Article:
Inequality and Capitalism in India

AuthorPranab Bardhan
DOIhttp://doi.org/10.1177/23210230221135850
Published date01 December 2022
Date01 December 2022
Subject MatterOriginal Articles
Inequality and Capitalism in India
Pranab Bardhan1
Abstract
Capitalism is usually associated with inequality. The Indian variant of capitalism creates its specific
structure of inequality. The recent trends of capital concentration in India, facilitated by the political
decision-making, shape particular patterns of the rise in inequalities. The nature of capitalism in India is
linked to the nature of capital concentration and the low bargaining power of the labour. The article
discusses these links. The article discusses the recent attempts at social and political legitimization of
the prevailing kind of capitalism under the current political regime. The focus is on long-term issues, and
instead of a detailed account, the attempt is to paint a picture with a very broad brush.
Keywords
Bargaining power, capital concentration, capitalism, inequality, labour
Capitalism is usually associated with inequality. But the Indian variant has some particular features of
both inequality and capitalism that require some elaboration. Also, the process of legitimization of both
in the society and the polity is culture-specific and hence somewhat different in India than elsewhere. In
this article, after briefly referring to the anatomy of Indian inequality, we’ll dwell on capital concentra-
tion and the low bargaining power of even formal-sector labour (not to speak of the vast masses of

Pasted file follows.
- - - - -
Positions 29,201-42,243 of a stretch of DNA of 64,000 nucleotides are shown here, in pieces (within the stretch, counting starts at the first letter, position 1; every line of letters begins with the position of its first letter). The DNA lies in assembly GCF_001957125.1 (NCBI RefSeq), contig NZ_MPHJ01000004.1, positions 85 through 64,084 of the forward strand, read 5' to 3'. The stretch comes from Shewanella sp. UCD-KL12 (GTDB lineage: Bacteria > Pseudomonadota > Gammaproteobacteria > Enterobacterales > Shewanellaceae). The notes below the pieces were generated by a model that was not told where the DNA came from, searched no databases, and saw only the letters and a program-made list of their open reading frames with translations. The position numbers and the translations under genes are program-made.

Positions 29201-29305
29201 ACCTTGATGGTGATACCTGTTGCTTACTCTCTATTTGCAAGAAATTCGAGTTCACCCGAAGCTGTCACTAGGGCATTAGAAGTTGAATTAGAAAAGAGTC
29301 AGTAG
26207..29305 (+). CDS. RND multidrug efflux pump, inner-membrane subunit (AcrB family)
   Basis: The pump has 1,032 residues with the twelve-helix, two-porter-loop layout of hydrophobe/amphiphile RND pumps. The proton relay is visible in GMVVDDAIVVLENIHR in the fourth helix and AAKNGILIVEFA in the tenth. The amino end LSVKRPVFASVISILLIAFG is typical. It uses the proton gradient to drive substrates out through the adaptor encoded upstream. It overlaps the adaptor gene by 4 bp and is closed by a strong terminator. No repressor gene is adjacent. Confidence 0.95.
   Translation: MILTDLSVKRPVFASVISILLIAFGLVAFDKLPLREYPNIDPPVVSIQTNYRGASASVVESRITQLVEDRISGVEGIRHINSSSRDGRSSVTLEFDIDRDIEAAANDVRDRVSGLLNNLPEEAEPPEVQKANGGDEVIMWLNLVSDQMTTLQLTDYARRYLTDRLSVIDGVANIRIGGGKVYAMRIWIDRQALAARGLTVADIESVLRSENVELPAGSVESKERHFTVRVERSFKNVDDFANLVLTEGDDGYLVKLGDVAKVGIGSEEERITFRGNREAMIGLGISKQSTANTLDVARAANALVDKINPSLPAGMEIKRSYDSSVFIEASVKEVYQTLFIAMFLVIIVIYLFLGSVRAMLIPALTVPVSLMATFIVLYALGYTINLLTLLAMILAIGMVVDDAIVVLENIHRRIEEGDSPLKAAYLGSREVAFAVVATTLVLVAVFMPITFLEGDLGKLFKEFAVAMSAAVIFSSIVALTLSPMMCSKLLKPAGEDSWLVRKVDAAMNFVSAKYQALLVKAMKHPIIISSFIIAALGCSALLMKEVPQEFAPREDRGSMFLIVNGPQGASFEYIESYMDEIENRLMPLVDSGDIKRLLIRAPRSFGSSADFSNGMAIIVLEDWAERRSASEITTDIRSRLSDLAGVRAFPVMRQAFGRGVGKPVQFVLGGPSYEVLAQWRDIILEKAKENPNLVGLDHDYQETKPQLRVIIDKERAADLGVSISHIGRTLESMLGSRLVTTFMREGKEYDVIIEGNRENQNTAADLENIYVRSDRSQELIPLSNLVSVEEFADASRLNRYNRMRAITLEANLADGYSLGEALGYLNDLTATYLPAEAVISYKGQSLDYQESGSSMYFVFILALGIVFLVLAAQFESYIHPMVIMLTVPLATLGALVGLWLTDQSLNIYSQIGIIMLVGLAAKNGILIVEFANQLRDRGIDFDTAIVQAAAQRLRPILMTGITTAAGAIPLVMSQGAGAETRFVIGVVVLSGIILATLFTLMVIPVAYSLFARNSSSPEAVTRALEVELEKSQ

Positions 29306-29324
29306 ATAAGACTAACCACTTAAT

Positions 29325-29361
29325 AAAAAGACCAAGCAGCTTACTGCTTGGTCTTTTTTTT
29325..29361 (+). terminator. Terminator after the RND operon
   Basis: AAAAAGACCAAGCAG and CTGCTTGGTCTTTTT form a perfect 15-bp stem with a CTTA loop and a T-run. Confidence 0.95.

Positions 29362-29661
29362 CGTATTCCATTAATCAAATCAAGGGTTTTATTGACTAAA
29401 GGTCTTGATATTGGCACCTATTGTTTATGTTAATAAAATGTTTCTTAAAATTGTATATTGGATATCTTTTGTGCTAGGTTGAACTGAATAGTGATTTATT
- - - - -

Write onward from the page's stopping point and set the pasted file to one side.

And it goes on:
informal labour), and link these to the nature of capitalism in India. At the end we shall discuss the recent
attempts at social and political legitimization of the prevailing kind of capitalism under the current politi-
cal regime. The focus will be on long-term issues, and instead of a detailed account, our attempt will be
to paint a picture with a very broad brush.
Contrary to the impression in some quarters, India is one of the most unequal countries in the world.
This refers not just to the deep social inequality in terms of caste and other social stratification, for which
India has been historically notorious—if anything, over the last few decades social inequality, while still
high, has probably declined in aggregate, with some perceptible improvement for some hitherto subor-
dinate groups. But we are primarily referring now to economic inequality.
Unfortunately, India does not officially collect data on income distribution. But official data do exist
on wealth distribution (wealth includes land, real estate, livestock, jewellery and financial holdings).
These data show that inequality of wealth holding by households has been very high and increasing in
India over the last few decades. The Gini coefficient of inequality of household distribution of wealth in
India is now almost reaching the Latin American range. The World Inequality Report suggests that the
Original Article
1 University of California, Berkeley, CA, USA
Corresponding author:
Pranab Bardhan, University of California, Berkeley, CA 94720, USA.
E-mail: bardhan@econ.berkeley.edu
Studies in Indian Politics
10(2) 176–184, 2022
© 2022 Lokniti, Centre for the
Study of Developing Societies
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DOI: 10.1177/23210230221135850
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